Inside the Aussie lab creating our COVID vaccine


Giant frigid cryo-vaults, labs working 24 hours a day, and complex sets of purity and potency testing - News Corp has been given an exclusive insight into the Sydney production of the Oxford University ­AstraZeneca vaccine which will be vital to the return to some sort of normal life in Australia.

Multinational specialty bio­technology company CSL's Broadmeadow plant is at the heart of the Australian production of an estimated 30 million doses of the vaccine.


Operatives load vaccines into the freezers at multinational specialty bio­technology company CSL’s Broadmeadow plant.
Operatives load vaccines into the freezers at multinational specialty bio­technology company CSL’s Broadmeadow plant.

The federal government has pre-purchased 3.8 million doses of the AstraZeneca vaccine, technically referred to as AZD1222, which will be available for rollout in late February, but the home-grown version of the vaccine will take longer.

"We're about halfway through the original 30 million doses we had the order for, producing the bulk product," Chris Larkins, senior vice-president operations at Seqirus, CSL's packaging arm, said.

He said CSL was on track to deliver the locally manufactured product around June. The process of turning the "bulk product" into a vaccine ready to be jabbed is painstakingly complex, des­pite "aggressive timelines" placed on production.

The frozen vaccine in concentrated form is contained in 16 litre bags and each must be tested before transfer to CSL's influenza vaccine business in Parkville, in Melbourne, for the next step in the production chain.

"After we do testing of those batches they will be transferred out to our Parkville site where we will do formulation, where we dilute it to the right level of the dose and we add a number of ingredients to keep the product stable as a vaccine," Mr Larkins said.

"We call that step formulation and do that into large 200 litre bags, and at that point we must sterilise the product because what goes into the final glass vials will be a sterile product and then we file it into small vials with 10 doses.

"Then, the product testing is the final process. We take some vials from every batch we make and send them to labs for a barrage of tests ­focused on sterility and purity and potency. We need the product to be pure.

"There are over a dozen different tests done on that final product before we ­release any batches."

The Therapeutic Goods Administration (TGA) is yet to ­approve the vaccine, des­pite its use in the UK.

"Other regulators have approved AZD1222 on an emergency use basis, whereas in Australia the TGA is evaluating vaccine submissions under its Provisional App­roval pathway and, if app­roved, results in an early market authorisation decision with conditions," a spokeswoman from ­Astra­Zeneca said.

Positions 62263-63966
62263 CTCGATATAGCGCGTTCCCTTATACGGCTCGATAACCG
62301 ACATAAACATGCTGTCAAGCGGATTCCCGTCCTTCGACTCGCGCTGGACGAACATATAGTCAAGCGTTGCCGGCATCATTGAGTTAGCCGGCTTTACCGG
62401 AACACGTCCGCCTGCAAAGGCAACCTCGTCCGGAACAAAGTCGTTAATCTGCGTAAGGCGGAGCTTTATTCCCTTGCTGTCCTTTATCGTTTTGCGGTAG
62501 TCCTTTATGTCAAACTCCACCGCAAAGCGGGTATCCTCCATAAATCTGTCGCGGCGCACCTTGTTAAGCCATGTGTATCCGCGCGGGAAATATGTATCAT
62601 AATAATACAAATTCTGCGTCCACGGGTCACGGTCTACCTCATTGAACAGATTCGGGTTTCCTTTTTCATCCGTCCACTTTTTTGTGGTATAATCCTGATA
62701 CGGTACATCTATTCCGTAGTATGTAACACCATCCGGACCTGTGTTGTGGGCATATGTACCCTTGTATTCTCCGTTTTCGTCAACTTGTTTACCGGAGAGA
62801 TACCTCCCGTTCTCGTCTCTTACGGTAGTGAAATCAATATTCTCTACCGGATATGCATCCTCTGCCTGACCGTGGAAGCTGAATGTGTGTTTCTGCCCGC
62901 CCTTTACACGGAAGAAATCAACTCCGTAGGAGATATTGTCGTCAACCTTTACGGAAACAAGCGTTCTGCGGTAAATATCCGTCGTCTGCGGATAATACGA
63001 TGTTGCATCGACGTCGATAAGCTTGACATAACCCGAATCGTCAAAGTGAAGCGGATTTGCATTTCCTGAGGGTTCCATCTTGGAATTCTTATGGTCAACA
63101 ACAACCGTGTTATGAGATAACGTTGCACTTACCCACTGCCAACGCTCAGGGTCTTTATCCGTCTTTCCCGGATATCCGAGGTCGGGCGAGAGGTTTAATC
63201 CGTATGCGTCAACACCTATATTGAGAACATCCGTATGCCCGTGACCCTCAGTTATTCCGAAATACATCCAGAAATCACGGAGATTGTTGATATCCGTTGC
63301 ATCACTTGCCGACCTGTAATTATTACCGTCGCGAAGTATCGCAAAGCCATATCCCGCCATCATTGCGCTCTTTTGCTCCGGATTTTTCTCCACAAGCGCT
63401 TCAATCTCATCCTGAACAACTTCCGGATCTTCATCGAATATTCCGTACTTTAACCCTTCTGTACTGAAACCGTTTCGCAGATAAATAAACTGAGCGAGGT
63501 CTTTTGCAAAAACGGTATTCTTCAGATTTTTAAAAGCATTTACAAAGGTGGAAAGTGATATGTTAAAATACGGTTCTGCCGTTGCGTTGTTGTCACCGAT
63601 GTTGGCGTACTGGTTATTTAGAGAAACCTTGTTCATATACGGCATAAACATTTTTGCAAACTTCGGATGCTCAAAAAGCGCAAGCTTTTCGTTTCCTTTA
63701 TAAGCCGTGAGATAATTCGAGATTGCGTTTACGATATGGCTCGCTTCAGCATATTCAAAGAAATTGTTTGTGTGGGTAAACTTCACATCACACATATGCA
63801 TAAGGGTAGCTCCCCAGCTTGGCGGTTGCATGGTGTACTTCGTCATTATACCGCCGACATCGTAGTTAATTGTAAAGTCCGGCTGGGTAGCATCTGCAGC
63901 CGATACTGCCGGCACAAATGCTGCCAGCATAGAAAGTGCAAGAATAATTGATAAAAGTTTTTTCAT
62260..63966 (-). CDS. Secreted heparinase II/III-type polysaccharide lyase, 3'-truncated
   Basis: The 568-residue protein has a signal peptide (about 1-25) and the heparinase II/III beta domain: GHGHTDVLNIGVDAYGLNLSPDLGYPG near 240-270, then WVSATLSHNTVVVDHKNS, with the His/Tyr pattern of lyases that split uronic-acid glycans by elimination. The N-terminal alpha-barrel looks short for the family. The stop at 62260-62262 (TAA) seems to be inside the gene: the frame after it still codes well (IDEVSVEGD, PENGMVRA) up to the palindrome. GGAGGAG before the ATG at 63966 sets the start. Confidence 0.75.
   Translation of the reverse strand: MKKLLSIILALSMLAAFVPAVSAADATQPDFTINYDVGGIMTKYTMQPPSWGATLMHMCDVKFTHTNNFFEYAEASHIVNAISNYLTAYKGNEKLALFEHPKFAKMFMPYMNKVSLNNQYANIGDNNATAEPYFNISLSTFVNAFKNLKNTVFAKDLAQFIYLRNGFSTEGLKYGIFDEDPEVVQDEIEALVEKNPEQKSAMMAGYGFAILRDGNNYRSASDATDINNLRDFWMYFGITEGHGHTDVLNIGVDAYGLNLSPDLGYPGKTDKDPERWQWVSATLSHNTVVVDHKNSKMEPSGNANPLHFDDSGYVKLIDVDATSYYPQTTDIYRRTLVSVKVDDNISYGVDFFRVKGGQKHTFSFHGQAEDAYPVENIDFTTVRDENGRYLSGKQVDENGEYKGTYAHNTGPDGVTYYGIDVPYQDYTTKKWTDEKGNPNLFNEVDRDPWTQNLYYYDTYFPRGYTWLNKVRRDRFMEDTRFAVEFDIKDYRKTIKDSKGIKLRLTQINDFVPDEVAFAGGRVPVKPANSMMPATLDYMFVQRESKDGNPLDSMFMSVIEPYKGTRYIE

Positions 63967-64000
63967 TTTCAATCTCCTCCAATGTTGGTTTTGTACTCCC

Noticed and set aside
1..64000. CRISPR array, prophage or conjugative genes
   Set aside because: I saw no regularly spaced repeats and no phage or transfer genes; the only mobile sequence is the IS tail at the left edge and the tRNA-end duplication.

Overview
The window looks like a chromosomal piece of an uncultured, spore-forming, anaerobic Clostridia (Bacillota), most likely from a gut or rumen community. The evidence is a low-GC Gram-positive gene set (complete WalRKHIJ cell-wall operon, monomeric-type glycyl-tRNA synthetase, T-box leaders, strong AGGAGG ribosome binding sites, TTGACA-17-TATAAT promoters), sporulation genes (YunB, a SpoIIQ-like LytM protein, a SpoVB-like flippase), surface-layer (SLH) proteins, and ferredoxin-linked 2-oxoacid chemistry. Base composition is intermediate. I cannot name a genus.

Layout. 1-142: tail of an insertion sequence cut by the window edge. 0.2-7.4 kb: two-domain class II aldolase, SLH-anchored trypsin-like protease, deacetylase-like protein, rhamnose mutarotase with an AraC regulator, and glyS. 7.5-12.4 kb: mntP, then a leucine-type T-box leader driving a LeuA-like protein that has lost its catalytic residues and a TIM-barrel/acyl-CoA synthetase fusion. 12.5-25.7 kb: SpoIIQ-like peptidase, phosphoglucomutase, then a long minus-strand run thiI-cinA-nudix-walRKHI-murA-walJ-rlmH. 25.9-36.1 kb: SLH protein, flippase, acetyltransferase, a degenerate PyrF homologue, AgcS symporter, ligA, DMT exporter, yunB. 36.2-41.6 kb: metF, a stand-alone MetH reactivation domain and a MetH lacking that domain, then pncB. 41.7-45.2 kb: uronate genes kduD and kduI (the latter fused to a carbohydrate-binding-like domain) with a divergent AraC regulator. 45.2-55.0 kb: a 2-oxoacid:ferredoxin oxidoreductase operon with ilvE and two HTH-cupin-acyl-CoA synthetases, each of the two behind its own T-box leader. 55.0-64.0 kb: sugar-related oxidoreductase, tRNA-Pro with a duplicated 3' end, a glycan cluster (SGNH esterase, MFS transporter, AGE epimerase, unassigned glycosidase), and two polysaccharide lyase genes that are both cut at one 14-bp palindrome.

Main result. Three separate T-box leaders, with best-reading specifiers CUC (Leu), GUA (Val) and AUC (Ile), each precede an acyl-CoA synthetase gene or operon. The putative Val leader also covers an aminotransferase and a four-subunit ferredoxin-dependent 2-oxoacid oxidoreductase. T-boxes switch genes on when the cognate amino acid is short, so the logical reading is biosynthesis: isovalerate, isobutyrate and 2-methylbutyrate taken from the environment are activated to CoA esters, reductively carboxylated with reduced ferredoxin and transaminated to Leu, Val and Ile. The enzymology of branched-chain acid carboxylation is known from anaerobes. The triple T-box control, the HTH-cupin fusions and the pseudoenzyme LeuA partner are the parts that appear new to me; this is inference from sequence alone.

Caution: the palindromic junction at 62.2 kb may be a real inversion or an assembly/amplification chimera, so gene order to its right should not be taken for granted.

The World Health Organisation has called on wealthy countries to stop acting like desperate shoppers in the toilet paper aisle and buying up all the available doses of COVID-19 vaccine.

The pandemic is picking up speed, with 14 per cent more cases reported globally per day this week compared to the previous week.

As a result, much of the world has been racing to grab vaccines.

The European Union has announced a deal for another 300 million jabs from Pfizer/BioNTech, doubling its supply of the drug.

But there might be some doses going spare in France, which is now paying the price for not clamping down on its powerful anti-vax movement.

A poll at the end of 2020 found only 40 per cent of French people planned to get inoculated.

Even in the face of rising case numbers, a new poll on Friday showed that figure was still an appallingly low 56 per cent.

Britain, meanwhile, approved its third vaccine on Friday, from US firm Moderna, and is rushing to vaccinate as many people as possible.

It reported a record death toll of 1325 on Friday, while London Mayor Sadiq Khan declared the capital was "at crisis point" and about to run out of hospital beds.

The news came as WHO called on rich countries to let poorer countries have some vaccines.

WHO's Covax program head Bruce Aylward said: "Fifty per cent of the high-income countries in the world are vaccinating today. Zero per cent of the low-income countries are vaccinating. That is not equitable."

A man shows off his immunisation record card at a drive-thru COVID-19 vaccination centre at Hyde Leisure Centre in England. Picture: Christopher Furlong/Getty
A man shows off his immunisation record card at a drive-thru COVID-19 vaccination centre at Hyde Leisure Centre in England. Picture: Christopher Furlong/Getty

But there was also scandal for WHO, which is already struggling to get permission from China to let a team inside to investigate the origins of COVID-19.

Francesco Zambon, a WHO co-ordinator based in Venice, said his 102-page report into Italy's failures to contain the virus was withdrawn to avoid embarrassing Ranieri Guerra, a senior WHO official who was previously a key player in Italy's pandemic planning.

Mr Guerra, now a WHO assistant director-general, denies any wrongdoing.

In positive news, fears have been rising over the new British and South African mutations of the virus, but BioNTech has announced its vaccine is effective against these strains.

However, that is scant comfort for those infected in Iran.

Iran's supreme leader Ayatollah Ali Khamenei banned the import of US and British-produced vaccines, saying they were "completely untrustworthy".

He tweeted: "It's not unlikely they would want to contaminate other nations".

Iran has reported more than 1.2 million cases.

China, the source of the virus, has now sealed off two cities and imposed travel restrictions on 18 million people after uncovering 127 cases

And Sweden, which controversially avoided lockdowns, has passed a law giving the government stronger new powers to impose restrictions.

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